Barbara sighed. “When you gave her my contact information, you didn’t tell her everything I do, right? Just that I was the person to talk to if she needed to get in touch with the rest of the… Caped Community?”
“Right.” It hit him. “Oh. So when she asked you to get to work on it, she expected you to…”
“…Pass it on to Cyborg or the League or…” She shook her head. “But when I reported back, I was all ‘I have the data. I found it. You asked me,’ etcetera, etcetera. I just… forgot that she didn’t know what I can do.”
Dick nodded. “Is it that big a deal? I mean, so she knows that you’re good with a computer. Unless she tricked you into confessing to cybercrimes,” he frowned. “She didn’t, did she?”
Barbara shook her head. “No. And it’s probably not that big a deal. She just got upset that I wasn’t revealing everything I’d uncovered right off the bat and I ended up spilling more than I’d bargained for. I guess,” she frowned, “I know why this is getting to me. It’s because Sawyer had some information I never meant to give her, because I got careless and...” she let out a long breath. “...and I got careless once and ended up in this chair,” she said at a rush. “And even though, on one level, I know that it’s not my fault—that if I hadn’t opened the door, Daddy would have, or Joker would have broken it down or whatever, I spent so much time beating myself up for letting my guard down, that when it happens now, I just… go back there.” She shook her head. “Maybe that’s one of the reasons it took me so long to relax with you,” she squeezed his hand. “To let my guard down enough to accept that there could be an us. I got careless once and I got hurt, and I got it into my head that if I was extra careful from then on, I’d be okay.”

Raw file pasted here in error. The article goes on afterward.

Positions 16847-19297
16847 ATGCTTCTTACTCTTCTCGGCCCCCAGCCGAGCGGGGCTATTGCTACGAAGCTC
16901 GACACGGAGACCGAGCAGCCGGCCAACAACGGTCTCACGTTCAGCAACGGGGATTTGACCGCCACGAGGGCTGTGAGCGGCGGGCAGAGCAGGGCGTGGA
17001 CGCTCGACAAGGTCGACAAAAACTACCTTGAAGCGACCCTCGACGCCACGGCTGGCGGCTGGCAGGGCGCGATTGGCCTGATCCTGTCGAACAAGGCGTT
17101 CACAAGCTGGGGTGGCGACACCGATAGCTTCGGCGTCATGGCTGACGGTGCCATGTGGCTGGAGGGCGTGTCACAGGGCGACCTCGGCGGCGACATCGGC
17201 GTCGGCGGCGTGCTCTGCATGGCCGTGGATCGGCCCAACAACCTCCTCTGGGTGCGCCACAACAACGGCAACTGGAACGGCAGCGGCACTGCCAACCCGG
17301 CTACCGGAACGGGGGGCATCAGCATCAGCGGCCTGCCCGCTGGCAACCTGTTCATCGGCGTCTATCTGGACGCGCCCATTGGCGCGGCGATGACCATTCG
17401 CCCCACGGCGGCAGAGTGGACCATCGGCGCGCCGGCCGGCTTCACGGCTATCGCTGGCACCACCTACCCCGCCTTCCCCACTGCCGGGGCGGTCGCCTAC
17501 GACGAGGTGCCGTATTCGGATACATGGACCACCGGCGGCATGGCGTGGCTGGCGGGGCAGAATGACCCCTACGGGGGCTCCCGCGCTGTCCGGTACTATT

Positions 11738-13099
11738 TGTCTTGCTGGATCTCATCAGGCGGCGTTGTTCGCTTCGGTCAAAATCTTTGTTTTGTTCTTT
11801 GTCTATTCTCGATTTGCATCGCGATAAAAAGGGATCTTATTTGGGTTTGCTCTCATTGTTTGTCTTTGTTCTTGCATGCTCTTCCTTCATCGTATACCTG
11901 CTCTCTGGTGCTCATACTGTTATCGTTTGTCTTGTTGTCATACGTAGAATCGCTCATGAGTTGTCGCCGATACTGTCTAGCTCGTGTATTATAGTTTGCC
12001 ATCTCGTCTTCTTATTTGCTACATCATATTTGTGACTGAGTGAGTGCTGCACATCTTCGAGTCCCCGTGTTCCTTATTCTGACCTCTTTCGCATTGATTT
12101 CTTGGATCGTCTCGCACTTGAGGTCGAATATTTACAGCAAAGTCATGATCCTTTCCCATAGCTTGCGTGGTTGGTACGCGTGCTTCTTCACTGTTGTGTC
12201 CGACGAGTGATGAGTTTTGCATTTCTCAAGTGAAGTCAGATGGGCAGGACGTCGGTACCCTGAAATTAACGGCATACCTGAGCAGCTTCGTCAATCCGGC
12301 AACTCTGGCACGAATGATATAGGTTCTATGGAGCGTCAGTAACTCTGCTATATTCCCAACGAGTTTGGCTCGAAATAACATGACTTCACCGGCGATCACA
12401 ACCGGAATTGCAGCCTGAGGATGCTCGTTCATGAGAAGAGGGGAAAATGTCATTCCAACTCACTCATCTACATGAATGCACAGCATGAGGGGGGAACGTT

“Makes sense,” Dick nodded.
“Yeah, but it’s still a hell of a way to live.” She sighed. “So, that’s why I’m upset. Well, that and she pretty much strong-armed me into leveling with her.” She gave Dick a pained smile. “If that’s what Bruce has been getting from her, I don’t envy him.”
Dick nodded. “She’s tough, I’ll give you that, but she’s also fair, so long as you play straight with her. That being said,” his grip tightened on her hand, “I’m more than willing to tell her straight out that she needs to lose your number or answer to me.”
Barbara shook her head, but she was smiling. “Nah. I think I was being a little mysterious, just for the hell of it.” She took a deep breath. “She did also ask me to pass along some… er… strong advice about crime scene investigation and interrogation procedures…”
“And I’m still having doubts,” Bruce finished.
Alex nodded. “It sounds like it. I know we’ve discussed your feelings about guns before. Have you thought that you might be building up that distaste to the point where it overshadows everything else?”
Bruce considered. “It came up at the hearing, you know,” he said slowly. “It would have been so… easy to say that I couldn’t countenance pulling the trigger, would never be able to point a gun, much less fire one, not even in self-defense. And that would have put an end to this little experiment.”
Alex steepled his fingers and nodded encouragingly.
“If I can’t handle a firearm,” Bruce continued, “I won’t pass officer training. If I’d told them on the spot that I don’t intend to ever use a gun, then they wouldn’t have accepted me.”
“That’s right,” Alex nodded again. “So, why didn’t you?”
Bruce sighed. “Because it’s one thing to refuse to fire a gun because I loathe them. It’s another to refuse because I’m afraid. And I am afraid.” He took a deep breath and looked up at Alex, trying to read his expression.
Alex leaned forward, his posture conveying interest but betraying nothing more.
“I’m afraid,” Bruce repeated. “I’m afraid of killing an innocent. I’m afraid of having to take a life. I’m afraid of being manoeuvred into a position where my refusal to use a firearm will cost lives.” He took another deep breath. “I’ve told myself that I’d rather die than use a gun. But do I have the right to condemn others to death because I won’t?”
“Do you consider it murder to kill in self-defense?”
Bruce hesitated. “No. But,” he thought for a moment “It shouldn’t make a difference whether a life was lost because I pulled a trigger or because I hit them too hard or… or…” his voice trailed off. “It shouldn’t matter,” he whispered.
“But it does?”
Bruce closed his eyes. “It matters. And don’t think I haven’t stayed up nights wondering whether I’m partly responsible every time I save a life and they go on to kill again—and then wonder if I’d stopped them once and for all, whether the world would really be a worse place.” He exhaled noisily. “And maybe I don’t want to have that thought when I’m holding a weapon that would be so easy to use, if I had a moment of weakness.”